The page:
Feature Article - August 2008
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Safety First

Proactive Approaches Prevent Problems

By Dana Carman


On the Wall

More and more fitness and recreation centers, especially on university campuses, in YMCAs and in health clubs, are incorporating climbing walls into the mix of offerings. Roping someone in and sending them up to a height of 30 feet or more—we don't need to point out the risk. But if someone walks into a climbing facility or center housing a climbing wall, that person should have the risk pointed out to him or her—loud and clear.

"There are inherent risks," said Bill Zimmerman, executive director of the Climbing Wall Association (CWA) in Boulder, Colo. "If you fall, you can get hurt, and it's possible you could even be killed. That business owner/patron interaction has to be upfront. A participant should willingly acknowledge and assume risks of participation."

Some clubs have bouldering walls, in which the height to which one can climb is lower and no ropes are required. Many, though, feature larger walls in which climbers must learn to both climb roped in and belay, or control the rope for another climber.

The CWA stresses that staff should assess potential climbers before allowing them to take to the wall. "Are they qualified to climb in that facility and belay for one another?" Zimmerman asked. "Do they have lots of prior experience? Are they a novice? The answers are going to put that patron in a different track. You want to instruct them on the rules and on basic climbing and belaying practices. I used to say, 'Belay school is a pass-fail course. You can belay them adequately or you cannot.' The crux of it is, are the patrons trained and assessed to be competent in those skills?"

Assessing a climber-to-be requires that staff also be trained—i.e., they should have climbing experience and knowledge. Staff should not only be well trained, but well supervised, all of which falls under strong human resources management.

"I think HR management and the staff training are crucial as the industry grows," Zimmerman said. To that end, the CWA has created the Climbing Wall Instructor Certification Program (www.climbingwallindustry.org).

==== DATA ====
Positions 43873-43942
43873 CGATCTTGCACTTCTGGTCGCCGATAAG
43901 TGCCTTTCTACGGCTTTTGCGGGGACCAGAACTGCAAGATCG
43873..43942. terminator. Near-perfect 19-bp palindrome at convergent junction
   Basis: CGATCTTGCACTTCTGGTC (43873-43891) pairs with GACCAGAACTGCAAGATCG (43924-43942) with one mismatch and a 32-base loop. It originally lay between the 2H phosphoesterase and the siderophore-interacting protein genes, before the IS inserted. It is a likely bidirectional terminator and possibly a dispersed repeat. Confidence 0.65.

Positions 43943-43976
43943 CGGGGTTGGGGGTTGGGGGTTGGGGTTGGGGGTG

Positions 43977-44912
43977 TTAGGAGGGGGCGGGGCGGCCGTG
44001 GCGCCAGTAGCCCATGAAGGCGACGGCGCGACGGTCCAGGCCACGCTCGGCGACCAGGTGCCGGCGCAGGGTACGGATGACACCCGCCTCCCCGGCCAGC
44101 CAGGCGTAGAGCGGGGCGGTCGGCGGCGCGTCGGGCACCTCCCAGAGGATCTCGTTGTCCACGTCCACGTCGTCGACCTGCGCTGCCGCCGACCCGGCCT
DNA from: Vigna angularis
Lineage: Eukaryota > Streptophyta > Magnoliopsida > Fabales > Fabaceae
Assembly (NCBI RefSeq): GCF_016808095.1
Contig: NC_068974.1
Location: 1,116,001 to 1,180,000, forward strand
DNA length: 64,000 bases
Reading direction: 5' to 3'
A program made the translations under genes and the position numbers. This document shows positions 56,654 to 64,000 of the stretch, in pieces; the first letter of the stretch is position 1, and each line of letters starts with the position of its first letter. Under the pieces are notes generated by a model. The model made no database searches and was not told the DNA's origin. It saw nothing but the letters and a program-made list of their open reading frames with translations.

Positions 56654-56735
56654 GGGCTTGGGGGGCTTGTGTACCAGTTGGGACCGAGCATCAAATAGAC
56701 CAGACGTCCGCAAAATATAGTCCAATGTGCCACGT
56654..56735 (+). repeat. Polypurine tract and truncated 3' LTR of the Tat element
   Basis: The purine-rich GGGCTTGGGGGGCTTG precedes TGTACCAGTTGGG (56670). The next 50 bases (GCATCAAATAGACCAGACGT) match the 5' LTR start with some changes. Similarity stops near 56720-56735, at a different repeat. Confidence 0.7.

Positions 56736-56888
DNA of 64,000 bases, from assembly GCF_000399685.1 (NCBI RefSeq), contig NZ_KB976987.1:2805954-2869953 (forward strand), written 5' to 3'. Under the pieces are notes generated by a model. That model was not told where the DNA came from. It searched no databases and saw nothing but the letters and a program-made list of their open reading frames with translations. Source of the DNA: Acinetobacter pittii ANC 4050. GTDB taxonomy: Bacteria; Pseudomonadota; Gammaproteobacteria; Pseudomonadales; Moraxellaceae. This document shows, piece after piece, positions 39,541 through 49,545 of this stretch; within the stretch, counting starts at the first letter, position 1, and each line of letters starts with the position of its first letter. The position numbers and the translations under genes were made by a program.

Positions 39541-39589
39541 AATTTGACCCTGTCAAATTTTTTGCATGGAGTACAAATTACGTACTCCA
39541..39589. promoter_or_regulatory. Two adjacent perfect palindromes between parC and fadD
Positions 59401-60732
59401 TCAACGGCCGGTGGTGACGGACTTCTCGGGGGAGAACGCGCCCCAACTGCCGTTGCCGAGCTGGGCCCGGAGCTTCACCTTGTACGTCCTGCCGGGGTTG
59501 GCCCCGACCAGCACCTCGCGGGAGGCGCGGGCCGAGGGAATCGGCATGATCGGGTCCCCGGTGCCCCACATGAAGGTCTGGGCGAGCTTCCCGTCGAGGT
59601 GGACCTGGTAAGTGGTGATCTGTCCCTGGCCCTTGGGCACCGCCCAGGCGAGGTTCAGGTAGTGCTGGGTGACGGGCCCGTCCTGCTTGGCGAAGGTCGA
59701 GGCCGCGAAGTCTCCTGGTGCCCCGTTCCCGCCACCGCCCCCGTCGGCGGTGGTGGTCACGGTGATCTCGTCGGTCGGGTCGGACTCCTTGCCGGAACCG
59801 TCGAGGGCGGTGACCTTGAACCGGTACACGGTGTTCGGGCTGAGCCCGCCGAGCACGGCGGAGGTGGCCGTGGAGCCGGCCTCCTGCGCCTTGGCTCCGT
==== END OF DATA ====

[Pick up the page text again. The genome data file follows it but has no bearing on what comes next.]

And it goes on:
Zimmerman also suggested that those running climbing wall facilities soak up as much industry knowledge and experience as possible, through trainings with vendors, industry association documents, instructional seminars, etc. Another such resource is the comprehensive Industry Practices: A Sourcebook for the Operation of Manufactured Climbing Walls, published by the CWA.

A climbing wall has many facets—anchors, handholds, ropes—so facilities should make maintenance a priority. John McGowan, president of a Boulder-based climbing wall manufacturer, suggests routine maintenance inspections and adhering strictly to a schedule, such as checking ropes daily, inspecting the sheath for damage, checking the lead anchors regularly and so on.

Safety starts with a good design, and climbing walls are no different. If your facility is in the planning stages and there's talk of adding a climbing wall, consulting with climbing wall designers can ensure you create the safest possible space. Because it is, in essence, a wall, there may be the thought that it can be shoehorned into leftover unoccupied areas, but that is not the case.

"Consider that you have to have access to the back of it for maintenance," McGowan said. "You need space for the wall itself. You could have 10 feet of depth, 2 feet behind and 7 feet in front of fall space. On top of that you might have a major egress or passageway going in front. Obviously you don't want a path under falling climbers."

Speaking of falling, if a climber falls, where he lands has got to break that fall so the flooring should be a soft and resilient surface. Recycled rubber surfaces, padded mats and loose-fill materials are some of the surfaces you may see. The important thing, McGowan stressed, is that the floor will absorb the fall heights that can occur on the wall.

"Since there isn't a climbing wall standard, people are adapting the playground fall attenuation standard," McGowan said. "You can fall from substantially higher than playground equipment height, so the onus is on the end user to do the research." He noted that loose-fill material moves around a lot and requires significant maintenance to make sure it is always providing coverage. His company prefers a two-layer system.

Before a climber even gets on the wall, however, he or she should be seeing significant signage, said McGowan. Signs should specify rules, forewarn people to look up before entering the area, and most of all, remind potential users that ultimately safety is the responsibility of each individual climber. Facilitating that is the CWA's ClimbSmart! program, which is a national public awareness campaign addressing the elements of risk in climbing sports, climbers' safety and personal responsibility. As part of the program, the CWA organizes ClimbSmart! events at member facilities and provides materials free of charge.